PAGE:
In this case, MyUnexpected() must obey some pretty rigid rules set by the Standard [1]. It cannot return - instead it can either call std::terminate() or throw an exception. If this new exception is not listed in the exception specification, a std::bad_exception will be thrown instead. If std::bad_exception is not among allowed exceptions in the exception specification, std::terminate() will be called. The following flowchart describes this logic:

unexpected handler flowchart

Exception Specifications in Practice

Fundamentally, specifying exceptions as a part of a function signature looks like a good idea. A function declaration is a contract between the implementer and the users of the function, and making exceptions a part of this contract means that a user has more information how the function will interact with his code. However, things are not that simple, and most of C++ community now believe exception specifications should be avoided altogether [3][4][5].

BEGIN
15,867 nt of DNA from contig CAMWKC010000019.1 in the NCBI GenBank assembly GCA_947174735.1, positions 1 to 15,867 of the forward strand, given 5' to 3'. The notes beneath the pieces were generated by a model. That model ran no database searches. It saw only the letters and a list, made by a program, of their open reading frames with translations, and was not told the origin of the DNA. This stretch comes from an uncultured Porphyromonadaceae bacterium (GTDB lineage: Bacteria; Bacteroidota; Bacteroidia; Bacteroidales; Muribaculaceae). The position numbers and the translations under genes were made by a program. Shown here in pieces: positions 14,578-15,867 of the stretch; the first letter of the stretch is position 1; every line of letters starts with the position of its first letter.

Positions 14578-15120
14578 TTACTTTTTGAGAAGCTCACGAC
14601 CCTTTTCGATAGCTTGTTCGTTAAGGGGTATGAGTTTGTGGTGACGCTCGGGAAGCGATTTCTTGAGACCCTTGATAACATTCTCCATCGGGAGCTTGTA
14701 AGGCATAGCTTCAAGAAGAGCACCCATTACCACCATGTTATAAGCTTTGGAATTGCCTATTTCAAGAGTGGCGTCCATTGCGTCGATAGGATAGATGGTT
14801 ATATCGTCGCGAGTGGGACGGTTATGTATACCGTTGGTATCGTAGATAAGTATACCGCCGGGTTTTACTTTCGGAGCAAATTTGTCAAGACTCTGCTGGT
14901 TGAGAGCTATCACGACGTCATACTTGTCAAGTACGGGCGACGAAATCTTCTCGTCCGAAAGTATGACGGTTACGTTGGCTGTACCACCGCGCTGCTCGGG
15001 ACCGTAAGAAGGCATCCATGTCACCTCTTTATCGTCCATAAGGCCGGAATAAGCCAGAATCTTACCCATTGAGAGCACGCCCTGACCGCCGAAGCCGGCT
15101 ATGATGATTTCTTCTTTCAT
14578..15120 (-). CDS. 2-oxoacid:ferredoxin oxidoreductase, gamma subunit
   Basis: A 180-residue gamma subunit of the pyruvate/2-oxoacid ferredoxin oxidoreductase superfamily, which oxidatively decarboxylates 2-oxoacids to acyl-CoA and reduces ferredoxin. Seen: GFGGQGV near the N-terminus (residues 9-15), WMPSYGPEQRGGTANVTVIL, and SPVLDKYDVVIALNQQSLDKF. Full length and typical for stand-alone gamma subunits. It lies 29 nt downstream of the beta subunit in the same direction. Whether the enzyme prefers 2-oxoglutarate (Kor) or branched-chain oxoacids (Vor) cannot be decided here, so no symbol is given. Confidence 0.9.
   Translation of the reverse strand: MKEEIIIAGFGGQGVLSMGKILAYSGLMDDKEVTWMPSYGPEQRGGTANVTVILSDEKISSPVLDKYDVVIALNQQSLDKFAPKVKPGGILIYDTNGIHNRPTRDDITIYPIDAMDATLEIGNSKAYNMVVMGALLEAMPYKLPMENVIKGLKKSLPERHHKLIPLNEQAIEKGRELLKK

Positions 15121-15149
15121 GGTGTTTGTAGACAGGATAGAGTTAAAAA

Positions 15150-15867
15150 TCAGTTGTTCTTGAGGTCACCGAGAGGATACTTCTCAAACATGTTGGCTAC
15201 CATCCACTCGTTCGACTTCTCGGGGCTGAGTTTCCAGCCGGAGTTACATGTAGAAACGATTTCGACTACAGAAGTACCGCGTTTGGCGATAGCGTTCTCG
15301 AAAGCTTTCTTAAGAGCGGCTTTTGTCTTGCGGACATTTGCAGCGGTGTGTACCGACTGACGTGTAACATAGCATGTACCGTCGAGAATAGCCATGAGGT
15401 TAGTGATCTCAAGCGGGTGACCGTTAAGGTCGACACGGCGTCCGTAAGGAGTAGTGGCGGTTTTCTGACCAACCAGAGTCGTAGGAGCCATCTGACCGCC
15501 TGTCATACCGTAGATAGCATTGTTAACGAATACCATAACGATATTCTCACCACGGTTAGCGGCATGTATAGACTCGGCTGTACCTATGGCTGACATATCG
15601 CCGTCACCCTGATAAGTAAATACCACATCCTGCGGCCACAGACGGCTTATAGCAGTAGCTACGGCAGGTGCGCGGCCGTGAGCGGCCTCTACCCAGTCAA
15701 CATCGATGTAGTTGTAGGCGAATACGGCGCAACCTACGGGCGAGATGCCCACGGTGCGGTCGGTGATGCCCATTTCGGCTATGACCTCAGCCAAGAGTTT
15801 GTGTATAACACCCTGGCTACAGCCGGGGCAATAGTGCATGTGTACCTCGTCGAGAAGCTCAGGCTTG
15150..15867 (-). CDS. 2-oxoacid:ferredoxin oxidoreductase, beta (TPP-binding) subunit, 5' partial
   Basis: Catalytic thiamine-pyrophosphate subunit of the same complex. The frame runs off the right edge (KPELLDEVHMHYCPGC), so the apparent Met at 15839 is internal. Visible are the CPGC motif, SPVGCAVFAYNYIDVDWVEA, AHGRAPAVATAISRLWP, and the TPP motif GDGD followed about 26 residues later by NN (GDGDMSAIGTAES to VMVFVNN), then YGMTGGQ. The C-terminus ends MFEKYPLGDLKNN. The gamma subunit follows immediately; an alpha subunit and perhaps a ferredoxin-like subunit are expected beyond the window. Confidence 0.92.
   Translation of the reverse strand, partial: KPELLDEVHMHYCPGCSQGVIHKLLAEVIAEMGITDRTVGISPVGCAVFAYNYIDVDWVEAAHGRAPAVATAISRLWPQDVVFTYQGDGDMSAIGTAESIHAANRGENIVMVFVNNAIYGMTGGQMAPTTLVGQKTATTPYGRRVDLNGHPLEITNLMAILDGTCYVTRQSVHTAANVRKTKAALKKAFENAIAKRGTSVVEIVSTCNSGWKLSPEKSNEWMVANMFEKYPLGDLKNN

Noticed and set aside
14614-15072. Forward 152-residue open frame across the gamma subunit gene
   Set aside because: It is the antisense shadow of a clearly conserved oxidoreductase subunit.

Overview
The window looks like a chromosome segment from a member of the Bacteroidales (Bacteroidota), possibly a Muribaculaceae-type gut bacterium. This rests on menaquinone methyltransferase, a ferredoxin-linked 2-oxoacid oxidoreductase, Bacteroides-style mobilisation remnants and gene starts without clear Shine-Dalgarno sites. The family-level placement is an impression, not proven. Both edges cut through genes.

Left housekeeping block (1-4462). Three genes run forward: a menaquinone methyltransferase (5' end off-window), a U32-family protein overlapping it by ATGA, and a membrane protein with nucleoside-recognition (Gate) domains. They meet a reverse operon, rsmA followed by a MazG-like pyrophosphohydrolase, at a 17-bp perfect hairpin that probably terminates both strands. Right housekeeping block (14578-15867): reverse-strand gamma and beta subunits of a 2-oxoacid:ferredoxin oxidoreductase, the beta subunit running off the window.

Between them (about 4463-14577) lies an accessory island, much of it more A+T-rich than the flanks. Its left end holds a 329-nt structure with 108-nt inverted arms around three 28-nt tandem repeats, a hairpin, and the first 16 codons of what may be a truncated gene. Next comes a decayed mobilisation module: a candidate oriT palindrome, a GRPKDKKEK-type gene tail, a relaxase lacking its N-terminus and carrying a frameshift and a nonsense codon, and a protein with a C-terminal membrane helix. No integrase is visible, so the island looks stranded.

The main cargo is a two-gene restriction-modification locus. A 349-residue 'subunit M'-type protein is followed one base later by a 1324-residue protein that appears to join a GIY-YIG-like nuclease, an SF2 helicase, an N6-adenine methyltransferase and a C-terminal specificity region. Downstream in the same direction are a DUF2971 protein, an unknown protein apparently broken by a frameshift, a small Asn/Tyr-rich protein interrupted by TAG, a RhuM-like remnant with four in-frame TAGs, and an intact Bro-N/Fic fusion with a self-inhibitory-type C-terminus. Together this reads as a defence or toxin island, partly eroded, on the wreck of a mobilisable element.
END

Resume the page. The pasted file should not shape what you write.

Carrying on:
The major issue with exception specifications seems to be the fact that checking exception specifications is mostly a run-time mechanism. One of the best features of C++ is its strong static type system. If the compiler tells me that I screwed something up, it means my customers will never find out about it, because I will need to fix it before shipping my software to them. In this case, if I put an empty exception specification as a part of my function declaration, and an exception is thrown, it will not be the compiler that tells me something is wrong; my application will die - hopefully during a test cycle, but maybe after it has been delivered to customers [8]. GCC 3.2 didn't even issue a warning when I threw an unspecified exception from a function. The reasons for not making exception specifications compile-time checked are good [4], but they don't make this run-time checking any more appealing.